Share this page

Nikola Pasic Square
Nikola Pasic Square
Description

It was a barren meadow crossed by the Istanbul Road during the first half of the 19th century.

A section of the road gradually became a street first called the “Sokače kod Zlatnog topa” (“Alley at the Golden Cannon”, after a nearby inn), then Markova Street. One of the largest Turkish mosques – Batal Mosque – stood near the place now occupied by the National Assembly, at the beginning of Vlajkovićeva Street. It was demolished in 1869.

The square mostly housed ground-level and single-story houses after World War I. One of those housed the Court of the Belgrade County (better known as the Peasant’s Court), turned into the ill-reputed Gestapo prison during the German occupation. The buildings of the National Assembly, Agrarian Bank, “Vreme” magazine (today’s “Borba”), “Beograd” cinema and a number of other buildings were constructed between the two world wars.

The urban and architectural shaping of the square began immediately after World War II, when the old buildings were demolished, the tram turn was moved, the fountain was built, the fences in front of the former royal garden and National Assembly were removed and a large number of buildings were constructed, including the Dom Sindikata (“Syndicate House”). The square was called Marx & Engels Square for a long time.

Info
Location
Info

It was a barren meadow crossed by the Istanbul Road during the first half of the 19th century.

A section of the road gradually became a street first called the “Sokače kod Zlatnog topa” (“Alley at the Golden Cannon”, after a nearby inn), then Markova Street. One of the largest Turkish mosques – Batal Mosque – stood near the place now occupied by the National Assembly, at the beginning of Vlajkovićeva Street. It was demolished in 1869.

Similar
Kosancicev venac
Kosancicev venac

Kosancicev venac is located in the heart of the city. Paved with Turkish cobblestones, it has kept the atmosphere of the 19th century, with lovely cafés, galleries and wineries.Right here, on the 6th April 1941, the National Library was bombed and destroyed. Residence of Princess Ljubica, a private residence built by Prince Milos Obrenovic and dedicated to his spouse, is also located in Kosancicev venac. Every Saturday you can find here a lively atmosphere within a tourist tour “A Coffee with Princess Ljubica“ when curator of the Museum of the City of Belgrade dressed as...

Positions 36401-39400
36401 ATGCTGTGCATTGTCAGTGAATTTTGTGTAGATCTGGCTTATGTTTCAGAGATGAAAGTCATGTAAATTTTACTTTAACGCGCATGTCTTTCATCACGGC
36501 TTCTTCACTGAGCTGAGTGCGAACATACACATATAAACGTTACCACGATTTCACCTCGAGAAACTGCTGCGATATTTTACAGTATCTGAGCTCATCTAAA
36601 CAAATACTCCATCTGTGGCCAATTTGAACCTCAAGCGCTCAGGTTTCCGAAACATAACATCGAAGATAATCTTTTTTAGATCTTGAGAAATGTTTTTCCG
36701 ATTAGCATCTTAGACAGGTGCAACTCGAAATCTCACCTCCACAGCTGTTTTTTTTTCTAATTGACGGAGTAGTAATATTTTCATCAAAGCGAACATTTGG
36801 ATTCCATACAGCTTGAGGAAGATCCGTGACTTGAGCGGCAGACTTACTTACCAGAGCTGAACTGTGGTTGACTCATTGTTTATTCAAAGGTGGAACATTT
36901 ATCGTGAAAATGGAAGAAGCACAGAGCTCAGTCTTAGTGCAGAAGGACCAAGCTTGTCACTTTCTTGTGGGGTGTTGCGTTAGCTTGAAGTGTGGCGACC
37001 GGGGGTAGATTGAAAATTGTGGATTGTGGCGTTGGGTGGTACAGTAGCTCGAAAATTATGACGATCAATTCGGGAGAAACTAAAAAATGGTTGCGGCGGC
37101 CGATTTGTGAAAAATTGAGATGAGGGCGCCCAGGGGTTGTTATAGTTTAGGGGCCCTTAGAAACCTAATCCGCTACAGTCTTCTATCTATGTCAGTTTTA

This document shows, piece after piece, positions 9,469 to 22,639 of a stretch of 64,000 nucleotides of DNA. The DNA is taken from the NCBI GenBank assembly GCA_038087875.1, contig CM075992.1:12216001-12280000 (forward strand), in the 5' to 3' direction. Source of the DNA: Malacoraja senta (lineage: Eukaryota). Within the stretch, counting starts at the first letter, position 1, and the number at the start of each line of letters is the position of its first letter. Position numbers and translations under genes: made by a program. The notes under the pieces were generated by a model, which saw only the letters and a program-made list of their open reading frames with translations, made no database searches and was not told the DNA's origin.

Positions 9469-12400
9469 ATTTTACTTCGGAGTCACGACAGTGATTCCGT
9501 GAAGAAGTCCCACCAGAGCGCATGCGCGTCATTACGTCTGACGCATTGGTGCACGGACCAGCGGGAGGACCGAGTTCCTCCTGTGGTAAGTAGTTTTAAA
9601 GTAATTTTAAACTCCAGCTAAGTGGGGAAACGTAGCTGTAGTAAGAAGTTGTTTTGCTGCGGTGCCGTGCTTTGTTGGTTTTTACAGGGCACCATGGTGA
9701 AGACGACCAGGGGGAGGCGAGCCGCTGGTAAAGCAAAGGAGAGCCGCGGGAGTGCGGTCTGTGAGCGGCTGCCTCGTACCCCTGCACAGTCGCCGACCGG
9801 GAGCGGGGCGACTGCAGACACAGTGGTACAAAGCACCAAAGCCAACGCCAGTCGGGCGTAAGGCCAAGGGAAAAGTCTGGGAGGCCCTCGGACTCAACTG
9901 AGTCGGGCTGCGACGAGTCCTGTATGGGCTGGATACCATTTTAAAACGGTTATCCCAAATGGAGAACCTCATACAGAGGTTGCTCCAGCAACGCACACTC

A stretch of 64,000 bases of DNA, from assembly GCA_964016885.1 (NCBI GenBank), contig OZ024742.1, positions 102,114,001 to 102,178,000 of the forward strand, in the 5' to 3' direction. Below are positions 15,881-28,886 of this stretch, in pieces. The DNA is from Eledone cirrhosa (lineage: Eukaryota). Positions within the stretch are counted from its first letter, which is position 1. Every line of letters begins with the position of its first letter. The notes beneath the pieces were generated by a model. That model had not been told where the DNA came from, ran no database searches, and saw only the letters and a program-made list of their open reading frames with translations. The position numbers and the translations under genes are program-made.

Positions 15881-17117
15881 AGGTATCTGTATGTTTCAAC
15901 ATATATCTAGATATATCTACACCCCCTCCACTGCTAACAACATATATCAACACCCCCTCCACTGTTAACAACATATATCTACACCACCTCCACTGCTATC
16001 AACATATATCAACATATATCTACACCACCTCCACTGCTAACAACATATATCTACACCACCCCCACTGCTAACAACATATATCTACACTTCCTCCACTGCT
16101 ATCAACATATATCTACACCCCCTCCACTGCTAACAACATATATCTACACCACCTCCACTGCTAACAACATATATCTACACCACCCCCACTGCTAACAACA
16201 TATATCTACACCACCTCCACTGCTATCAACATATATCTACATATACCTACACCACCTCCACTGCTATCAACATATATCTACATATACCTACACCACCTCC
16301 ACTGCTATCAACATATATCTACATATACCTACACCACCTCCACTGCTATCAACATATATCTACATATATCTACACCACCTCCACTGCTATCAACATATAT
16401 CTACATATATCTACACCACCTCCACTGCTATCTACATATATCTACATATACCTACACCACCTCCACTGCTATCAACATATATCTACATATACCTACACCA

Slavija Square
Slavija Square

The square was a marshy pond prior to 1880, where the citizens of Belgrade hunted wild ducks. The Scotsman Francis McKenzie purchased a large area above the modern-day square and parcelled it up to be resold, and thus its development began. McKenzie built the Peace Hall on Slavija in 1885, as the central building of the settlement, turning into the centre of the workers’ movement in 1910. The “Slavija” cinema stood there after World War II, until it was torn down in 1991. The “Slavija” Hotel was built between 1882 and 1888. The name Slavija originates with the...

Republic Square
Republic Square

The existing square was formed after the demolition of Stambol Gate and the construction of the National Theatre building in 1869. Stambol Gate, built by the Austrians at the turn of the 18th century, was located between the monument to Prince Mihailo and the National Theatre. The road to Istanbul (“Stambol”) led through it, lending the gate its name. In popular accounts the Stambol Gate became infamous for the Turkish custom of slaughtering Serbian rebels in front of it, using one of the most horrifying methods of execution – impalement. Following the establishment of...